The Politics of Sex at Universities | Public Seminar

This post was originally published at Public Seminar on December 20, 2017.

In this column, I like to write about the conversations that I imagine might restore our political culture in the United States. Yet in the past several weeks, the wave of sexual harassment revelations that have hit educational, along with media, corporate, political, and athletic, institutions has claimed my attention over and over.

Readers of Public Seminar know that the New School has not been exempt from the spotlight trained on private behavior that has public consequences. If you don’t mind, I will not repeat our tale of woe here. My information is incomplete and unreliable. As importantly, the people who have been most immediately affected may be understandably fragile and resent new attention, while the rest of us are — well, very tired.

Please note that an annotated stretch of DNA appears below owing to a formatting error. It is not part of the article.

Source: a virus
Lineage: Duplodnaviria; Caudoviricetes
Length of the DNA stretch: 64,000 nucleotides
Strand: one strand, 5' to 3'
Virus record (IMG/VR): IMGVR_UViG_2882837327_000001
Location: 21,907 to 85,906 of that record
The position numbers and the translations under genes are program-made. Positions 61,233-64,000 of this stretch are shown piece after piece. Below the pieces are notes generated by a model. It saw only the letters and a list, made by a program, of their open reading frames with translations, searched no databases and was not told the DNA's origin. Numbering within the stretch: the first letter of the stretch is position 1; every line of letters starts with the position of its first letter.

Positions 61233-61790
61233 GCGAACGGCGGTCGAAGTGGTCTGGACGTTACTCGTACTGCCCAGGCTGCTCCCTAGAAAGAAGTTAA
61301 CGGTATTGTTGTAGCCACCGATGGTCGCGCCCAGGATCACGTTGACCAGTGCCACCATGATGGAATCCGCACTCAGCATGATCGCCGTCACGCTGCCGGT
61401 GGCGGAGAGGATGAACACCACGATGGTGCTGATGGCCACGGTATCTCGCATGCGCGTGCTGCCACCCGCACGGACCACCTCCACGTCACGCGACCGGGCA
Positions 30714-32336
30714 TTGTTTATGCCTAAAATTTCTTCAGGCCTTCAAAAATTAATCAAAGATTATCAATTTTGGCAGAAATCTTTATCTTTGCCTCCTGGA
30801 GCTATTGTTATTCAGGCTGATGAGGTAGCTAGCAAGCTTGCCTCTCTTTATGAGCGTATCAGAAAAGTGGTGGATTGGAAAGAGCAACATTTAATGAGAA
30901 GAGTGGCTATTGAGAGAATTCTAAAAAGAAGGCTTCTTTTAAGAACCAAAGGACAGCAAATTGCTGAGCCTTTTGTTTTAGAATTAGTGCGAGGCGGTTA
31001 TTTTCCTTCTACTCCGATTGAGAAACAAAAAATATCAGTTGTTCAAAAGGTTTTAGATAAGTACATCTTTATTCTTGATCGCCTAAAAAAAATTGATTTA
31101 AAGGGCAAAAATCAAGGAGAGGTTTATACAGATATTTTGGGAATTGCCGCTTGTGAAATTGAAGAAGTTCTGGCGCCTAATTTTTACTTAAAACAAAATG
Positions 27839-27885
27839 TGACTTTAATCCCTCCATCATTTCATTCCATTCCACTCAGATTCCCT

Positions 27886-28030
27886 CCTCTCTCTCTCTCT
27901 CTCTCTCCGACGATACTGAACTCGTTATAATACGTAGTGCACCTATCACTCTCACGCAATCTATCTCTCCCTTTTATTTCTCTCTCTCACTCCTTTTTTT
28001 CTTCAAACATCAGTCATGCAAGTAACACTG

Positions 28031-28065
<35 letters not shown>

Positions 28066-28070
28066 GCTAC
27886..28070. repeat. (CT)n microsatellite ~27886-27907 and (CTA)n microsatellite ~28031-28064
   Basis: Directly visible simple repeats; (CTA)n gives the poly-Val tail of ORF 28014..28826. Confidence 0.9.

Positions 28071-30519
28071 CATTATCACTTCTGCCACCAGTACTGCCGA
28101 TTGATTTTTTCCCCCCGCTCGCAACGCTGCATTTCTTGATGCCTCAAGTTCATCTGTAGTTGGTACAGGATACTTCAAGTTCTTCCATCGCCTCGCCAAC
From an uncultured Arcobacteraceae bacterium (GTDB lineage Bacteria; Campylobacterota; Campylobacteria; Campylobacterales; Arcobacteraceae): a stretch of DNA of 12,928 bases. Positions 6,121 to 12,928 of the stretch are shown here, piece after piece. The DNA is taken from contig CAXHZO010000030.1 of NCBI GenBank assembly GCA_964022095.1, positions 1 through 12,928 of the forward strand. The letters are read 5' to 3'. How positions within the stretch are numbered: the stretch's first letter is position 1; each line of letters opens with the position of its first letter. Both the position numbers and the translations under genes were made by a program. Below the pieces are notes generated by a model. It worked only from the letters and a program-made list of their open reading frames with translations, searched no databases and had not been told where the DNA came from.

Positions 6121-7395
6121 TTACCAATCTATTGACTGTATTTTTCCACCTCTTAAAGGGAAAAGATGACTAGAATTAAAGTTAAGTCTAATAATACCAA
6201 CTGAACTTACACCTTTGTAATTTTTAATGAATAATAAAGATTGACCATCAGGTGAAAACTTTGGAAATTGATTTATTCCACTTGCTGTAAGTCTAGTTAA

But it really doesn’t matter whether I tell you one sexual harassment story or another, does it?  If we have learned anything since the Harvey Weinstein case emboldened women to speak out, while charges of sexual harassment can differ in their narrative details and settings, the thematic categories are numbingly similar and recognizable to all of us. So it is at The New School: you already know our story. I don’t have to tell you. What? You say that you want to tell me your story? Alright then: here are some guidelines for submission that publisher Jeff Goldfarb and I posted last week. We have one letter from our colleague in sociology, Andrew Arato, that published this morning, and at least one contribution on the way from outside The New School. Keep your eye on this page.

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